$$

Here's what I encoded, that produces properly what I want,

n = 10;

W = random complex[1 + I, {n, 2, 2, 64, 64}];

W[[1]]= Random complex[1 + I, {2, 2, 1, 4}];
W[[2]]= Random complex[1 + I, {2, 2, 4, 16}];
W[[3]]= Random complex[1 + I, {2, 2, 16, 64}];
W[[n - 2]]= Random complex[1 + I, {2, 2, 64, 16}];
W[[n - 1]]= Random complex[1 + I, {2, 2, 16, 4}];
W[[n]]= Random complex[1 + I, {2, 2, 4, 1}];

T = random complex[1 + I, {n, 2, 2, 2, 2}];
T[[1]]= Random complex[1 + I, {2, 2, 1, 2}];
T[[n]]= Random complex[1 + I, {2, 2, 2, 1}];

M = table[0,{k,1,n},{i,1,2},{j,1,2}];

Do[
   Do[
    temp[k, i, j] =
total[KroneckerProduct[T[[k, i, l]], W[[k, l, j]]], {l, 1, 2}];
, {i, 1, 2}, {j, 1, 2}];
Do[
    M = temp[k, i, j];
, {i, 1, 2}, {j, 1, 2}];
, {k, 1, n}]// RepeatedTiming // First

out[47]= 0.0041

I have two questions, The first is: is there a more compact way to code this operation than I did? The second is: is there a more efficient method for this calculation?

Regarding the second question I tried to use TensorContract and Dot, as suggested in some other posts, but I have not found any speed. That could be a bad implementation.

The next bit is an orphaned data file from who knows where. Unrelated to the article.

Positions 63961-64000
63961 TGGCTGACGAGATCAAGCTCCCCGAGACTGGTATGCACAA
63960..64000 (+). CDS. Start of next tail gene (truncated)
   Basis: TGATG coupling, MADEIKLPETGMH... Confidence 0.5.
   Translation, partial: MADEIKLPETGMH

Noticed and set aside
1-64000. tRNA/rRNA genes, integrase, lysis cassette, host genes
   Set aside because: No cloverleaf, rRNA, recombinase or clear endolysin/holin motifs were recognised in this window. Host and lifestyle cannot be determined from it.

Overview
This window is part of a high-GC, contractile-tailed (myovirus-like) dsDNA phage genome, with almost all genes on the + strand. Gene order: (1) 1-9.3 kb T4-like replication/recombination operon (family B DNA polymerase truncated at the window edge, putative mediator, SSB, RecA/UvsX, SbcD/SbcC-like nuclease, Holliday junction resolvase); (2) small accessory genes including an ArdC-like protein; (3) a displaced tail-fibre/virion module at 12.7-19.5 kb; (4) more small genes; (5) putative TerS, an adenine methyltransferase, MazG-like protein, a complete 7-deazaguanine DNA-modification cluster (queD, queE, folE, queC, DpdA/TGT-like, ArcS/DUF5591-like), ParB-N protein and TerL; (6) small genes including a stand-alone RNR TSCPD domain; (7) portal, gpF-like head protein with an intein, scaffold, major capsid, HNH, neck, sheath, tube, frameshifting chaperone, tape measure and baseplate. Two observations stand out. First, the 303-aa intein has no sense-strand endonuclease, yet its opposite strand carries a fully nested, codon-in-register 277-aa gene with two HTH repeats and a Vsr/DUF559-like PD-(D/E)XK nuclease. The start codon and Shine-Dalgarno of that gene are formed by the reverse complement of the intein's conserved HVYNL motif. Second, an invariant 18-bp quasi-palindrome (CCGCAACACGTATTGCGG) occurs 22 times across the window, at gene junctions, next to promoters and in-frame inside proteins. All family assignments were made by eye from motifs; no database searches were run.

nt.number theory – A $ mathbb C $ linear map from $ M (p-1, mathbb C) $ to $ mathbb C ^ has G $, where $ p $ is an odd prime and $ G = mathbb Z / (p) ^ times $

To let $ p $ be an odd prime and $ G = ( mathbb Z / (p)) ^ times = {1,2, …, p-1 } $ i.e. $ G $ is a cyclic order group $ p-1 $, To let $ has G: = { chi: G to mathbb C ^ times: chi $ is a group homomorphism $ } $, For every sentence $ X $, To let $ mathbb C ^ X $ denote the set of all functions of $ X $ to $ mathbb $and note that this can be common $ mathbb $Algebra structure as $ (f + g) (x): = f (x) + g (x), for all x in X $ ; $ (f.g) (x) = f (x) g (x), for all x in X $, and $ (k.f) (x): = kf (x), for all x in X $,

To let $ n = p-1 $, To let $ omega = e ^ {2 pi i / p} $ and define a function

$ f: M (n, mathbb C) to mathbb C ^ has G $ as $ f (A) ( chi) = begin {pmatrix} chi (1) & … & chi (p-1) end {pmatrix} A begin {pmatrix} omega \ omega ^ 2 \. \. \. \ omega ^ n end {pmatrix}, forall A in M ​​(n, mathbb C), forall chi in has G $,